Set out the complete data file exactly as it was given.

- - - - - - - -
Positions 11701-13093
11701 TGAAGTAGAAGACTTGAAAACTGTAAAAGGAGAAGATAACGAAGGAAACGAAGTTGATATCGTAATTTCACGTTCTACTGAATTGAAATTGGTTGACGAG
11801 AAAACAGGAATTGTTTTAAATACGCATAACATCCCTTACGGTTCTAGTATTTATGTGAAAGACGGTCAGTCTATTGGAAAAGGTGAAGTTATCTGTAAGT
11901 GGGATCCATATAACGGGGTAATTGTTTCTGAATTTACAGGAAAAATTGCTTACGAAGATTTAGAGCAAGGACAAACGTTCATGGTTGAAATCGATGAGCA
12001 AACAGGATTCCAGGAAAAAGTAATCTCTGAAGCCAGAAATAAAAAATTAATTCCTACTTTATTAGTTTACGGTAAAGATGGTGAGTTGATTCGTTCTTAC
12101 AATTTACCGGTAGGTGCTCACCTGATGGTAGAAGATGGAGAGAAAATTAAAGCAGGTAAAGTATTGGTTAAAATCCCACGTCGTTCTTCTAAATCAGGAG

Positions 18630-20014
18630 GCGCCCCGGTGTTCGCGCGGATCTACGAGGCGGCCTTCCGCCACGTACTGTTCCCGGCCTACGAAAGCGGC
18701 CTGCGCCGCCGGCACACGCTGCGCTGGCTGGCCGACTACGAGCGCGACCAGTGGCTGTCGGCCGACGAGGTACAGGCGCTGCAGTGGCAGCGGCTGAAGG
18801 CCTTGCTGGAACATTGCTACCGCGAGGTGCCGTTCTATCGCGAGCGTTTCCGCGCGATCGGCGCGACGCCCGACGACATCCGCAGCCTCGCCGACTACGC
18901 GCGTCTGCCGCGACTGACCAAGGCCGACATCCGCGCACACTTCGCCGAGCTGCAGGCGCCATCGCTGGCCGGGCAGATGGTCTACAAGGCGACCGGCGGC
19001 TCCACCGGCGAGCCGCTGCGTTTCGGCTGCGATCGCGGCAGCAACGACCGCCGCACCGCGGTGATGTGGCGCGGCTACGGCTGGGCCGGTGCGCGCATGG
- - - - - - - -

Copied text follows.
Positions 11701-13093
11701 TGAAGTAGAAGACTTGAAAACTGTAAAAGGAGAAGATAACGAAGGAAACGAAGTTGATATCGTAATTTCACGTTCTACTGAATTGAAATTGGTTGACGAG
11801 AAAACAGGAATTGTTTTAAATACGCATAACATCCCTTACGGTTCTAGTATTTATGTGAAAGACGGTCAGTCTATTGGAAAAGGTGAAGTTATCTGTAAGT
11901 GGGATCCATATAACGGGGTAATTGTTTCTGAATTTACAGGAAAAATTGCTTACGAAGATTTAGAGCAAGGACAAACGTTCATGGTTGAAATCGATGAGCA
12001 AACAGGATTCCAGGAAAAAGTAATCTCTGAAGCCAGAAATAAAAAATTAATTCCTACTTTATTAGTTTACGGTAAAGATGGTGAGTTGATTCGTTCTTAC
12101 AATTTACCGGTAGGTGCTCACCTGATGGTAGAAGATGGAGAGAAAATTAAAGCAGGTAAAGTATTGGTTAAAATCCCACGTCGTTCTTCTAAATCAGGAG

Positions 18630-20014
18630 GCGCCCCGGTGTTCGCGCGGATCTACGAGGCGGCCTTCCGCCACGTACTGTTCCCGGCCTACGAAAGCGGC
18701 CTGCGCCGCCGGCACACGCTGCGCTGGCTGGCCGACTACGAGCGCGACCAGTGGCTGTCGGCCGACGAGGTACAGGCGCTGCAGTGGCAGCGGCTGAAGG
18801 CCTTGCTGGAACATTGCTACCGCGAGGTGCCGTTCTATCGCGAGCGTTTCCGCGCGATCGGCGCGACGCCCGACGACATCCGCAGCCTCGCCGACTACGC
18901 GCGTCTGCCGCGACTGACCAAGGCCGACATCCGCGCACACTTCGCCGAGCTGCAGGCGCCATCGCTGGCCGGGCAGATGGTCTACAAGGCGACCGGCGGC
19001 TCCACCGGCGAGCCGCTGCGTTTCGGCTGCGATCGCGGCAGCAACGACCGCCGCACCGCGGTGATGTGGCGCGGCTACGGCTGGGCCGGTGCGCGCATGG